By Marek Havrda
GoodAI’s AI Policy & Social Impact Director, Marek Havrda, recently took part in the AI & Happiness Roundtable. In this blog, he summarizes some of his thoughts from the meeting.
Covid-19 has provided a “Sputnik Moment” not only in terms of our technical and organizational preparedness to deal with large impact situations, but maybe even more importantly in terms of values.
When expressed in monetary terms, McKisney found that the pandemic’s negative impact on well-being was more than 3 times the losses in GDP. The calculation was based on the amount of money people would need to be given to offset the perceived decline in happiness. The main contributing factor was reduced satisfaction with relationships, the report states that ”in the United Kingdom, nearly a quarter of people in April 2020 said that the crisis was negatively affecting their relationships.”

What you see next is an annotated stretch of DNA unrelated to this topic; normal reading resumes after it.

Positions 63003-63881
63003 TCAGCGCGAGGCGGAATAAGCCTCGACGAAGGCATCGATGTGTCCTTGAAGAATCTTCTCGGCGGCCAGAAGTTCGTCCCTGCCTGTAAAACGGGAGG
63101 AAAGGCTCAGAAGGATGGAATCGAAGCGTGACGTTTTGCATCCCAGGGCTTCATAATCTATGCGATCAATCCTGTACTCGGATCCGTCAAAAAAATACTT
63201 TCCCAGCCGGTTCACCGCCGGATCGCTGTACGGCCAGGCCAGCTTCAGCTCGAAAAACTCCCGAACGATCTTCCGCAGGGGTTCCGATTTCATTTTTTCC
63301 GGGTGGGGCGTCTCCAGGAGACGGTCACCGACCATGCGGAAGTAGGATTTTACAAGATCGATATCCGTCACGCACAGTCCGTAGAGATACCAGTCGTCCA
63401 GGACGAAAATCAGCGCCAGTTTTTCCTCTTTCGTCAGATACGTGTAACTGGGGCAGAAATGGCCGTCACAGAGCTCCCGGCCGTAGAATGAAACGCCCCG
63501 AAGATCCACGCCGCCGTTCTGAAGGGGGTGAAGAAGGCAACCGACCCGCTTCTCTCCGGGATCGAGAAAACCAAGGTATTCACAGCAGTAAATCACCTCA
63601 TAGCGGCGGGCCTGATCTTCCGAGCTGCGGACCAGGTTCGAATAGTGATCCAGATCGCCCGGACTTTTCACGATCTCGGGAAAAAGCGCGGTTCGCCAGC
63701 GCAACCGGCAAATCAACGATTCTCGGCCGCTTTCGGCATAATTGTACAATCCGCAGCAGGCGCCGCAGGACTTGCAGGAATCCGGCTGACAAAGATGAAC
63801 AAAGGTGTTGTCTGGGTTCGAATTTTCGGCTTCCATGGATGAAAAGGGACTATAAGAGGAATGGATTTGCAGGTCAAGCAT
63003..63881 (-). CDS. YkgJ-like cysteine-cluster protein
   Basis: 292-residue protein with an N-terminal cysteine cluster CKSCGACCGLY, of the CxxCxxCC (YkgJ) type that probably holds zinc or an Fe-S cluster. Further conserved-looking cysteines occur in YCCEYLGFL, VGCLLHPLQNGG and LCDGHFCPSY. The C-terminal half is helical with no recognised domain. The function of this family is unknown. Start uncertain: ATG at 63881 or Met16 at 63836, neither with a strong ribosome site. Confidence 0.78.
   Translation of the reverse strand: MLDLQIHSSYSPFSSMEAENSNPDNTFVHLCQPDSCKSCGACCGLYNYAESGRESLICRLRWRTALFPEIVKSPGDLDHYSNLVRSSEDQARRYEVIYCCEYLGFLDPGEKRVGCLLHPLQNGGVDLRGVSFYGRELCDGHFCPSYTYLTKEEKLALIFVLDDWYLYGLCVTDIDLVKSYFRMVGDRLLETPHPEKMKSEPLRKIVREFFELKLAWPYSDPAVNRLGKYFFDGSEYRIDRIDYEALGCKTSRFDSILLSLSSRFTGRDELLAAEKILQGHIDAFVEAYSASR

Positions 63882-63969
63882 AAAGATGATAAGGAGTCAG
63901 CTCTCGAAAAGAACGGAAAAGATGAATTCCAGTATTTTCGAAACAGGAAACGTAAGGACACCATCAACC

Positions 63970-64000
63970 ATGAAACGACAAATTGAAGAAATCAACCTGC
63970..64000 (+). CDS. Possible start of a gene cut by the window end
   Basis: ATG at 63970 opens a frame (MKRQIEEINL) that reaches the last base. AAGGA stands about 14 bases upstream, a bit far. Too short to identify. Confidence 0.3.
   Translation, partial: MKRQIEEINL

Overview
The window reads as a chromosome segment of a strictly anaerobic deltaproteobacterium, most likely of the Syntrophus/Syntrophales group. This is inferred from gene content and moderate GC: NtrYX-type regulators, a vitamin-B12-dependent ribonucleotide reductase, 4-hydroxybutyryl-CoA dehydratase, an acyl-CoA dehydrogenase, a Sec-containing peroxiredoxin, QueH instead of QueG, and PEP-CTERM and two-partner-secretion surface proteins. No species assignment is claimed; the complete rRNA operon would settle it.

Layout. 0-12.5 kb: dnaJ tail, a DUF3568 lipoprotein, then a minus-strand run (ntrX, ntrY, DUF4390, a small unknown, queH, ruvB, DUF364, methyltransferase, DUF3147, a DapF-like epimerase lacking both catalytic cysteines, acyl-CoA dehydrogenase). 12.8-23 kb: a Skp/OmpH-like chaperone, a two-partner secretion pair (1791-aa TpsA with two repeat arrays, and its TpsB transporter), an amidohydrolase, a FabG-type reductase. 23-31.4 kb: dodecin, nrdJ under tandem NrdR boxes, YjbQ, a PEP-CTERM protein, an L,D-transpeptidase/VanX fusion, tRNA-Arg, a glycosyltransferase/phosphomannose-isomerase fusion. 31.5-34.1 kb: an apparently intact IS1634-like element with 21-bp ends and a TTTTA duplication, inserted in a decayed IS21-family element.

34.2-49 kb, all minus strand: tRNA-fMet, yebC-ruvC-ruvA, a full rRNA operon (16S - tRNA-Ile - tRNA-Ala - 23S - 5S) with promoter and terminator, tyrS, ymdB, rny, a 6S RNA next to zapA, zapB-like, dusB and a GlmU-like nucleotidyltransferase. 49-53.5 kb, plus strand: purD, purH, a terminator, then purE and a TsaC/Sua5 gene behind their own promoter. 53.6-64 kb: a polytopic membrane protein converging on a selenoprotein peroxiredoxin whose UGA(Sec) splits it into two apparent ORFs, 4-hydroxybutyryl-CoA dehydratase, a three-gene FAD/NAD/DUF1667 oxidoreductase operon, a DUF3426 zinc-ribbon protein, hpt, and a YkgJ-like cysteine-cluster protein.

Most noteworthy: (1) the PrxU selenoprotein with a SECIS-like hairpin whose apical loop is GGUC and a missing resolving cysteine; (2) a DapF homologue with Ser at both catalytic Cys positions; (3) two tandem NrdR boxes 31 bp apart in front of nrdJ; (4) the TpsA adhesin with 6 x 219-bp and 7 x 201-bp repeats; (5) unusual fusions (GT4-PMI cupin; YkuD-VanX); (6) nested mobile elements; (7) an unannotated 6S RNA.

The well-being lens might guide our reflection on values. To build on a well-being approach also means dealing with many uncertainties and trade-offs. Artificial Intelligence could help us develop and assess scenarios in terms of their potential to increase well-being and also alert us to various trade-offs.
I suggest we start with scenarios of automation. To-date the main driver of automation has been economics. The aim would be to focus public investments in research and innovation towards automating tasks with the highest potential impact on well-being including its sustainability dimension.
Also directly related to automation, the scenarios could help guide publicly financed job creation and related parts of fiscal stimulus packages. The goal would be to align concrete upskilling efforts with the expected impact on the well-being of employees.
Such AI-powered scenarios would allow us to discuss potential futures, their impacts, and related probabilities. This approach would also significantly increase our quantitative decision-making ability. Our communities and their leaders would become empowered to discuss expected benefits as well as costs of today’s actions.
Full recommendations from the roundtable can be found online here.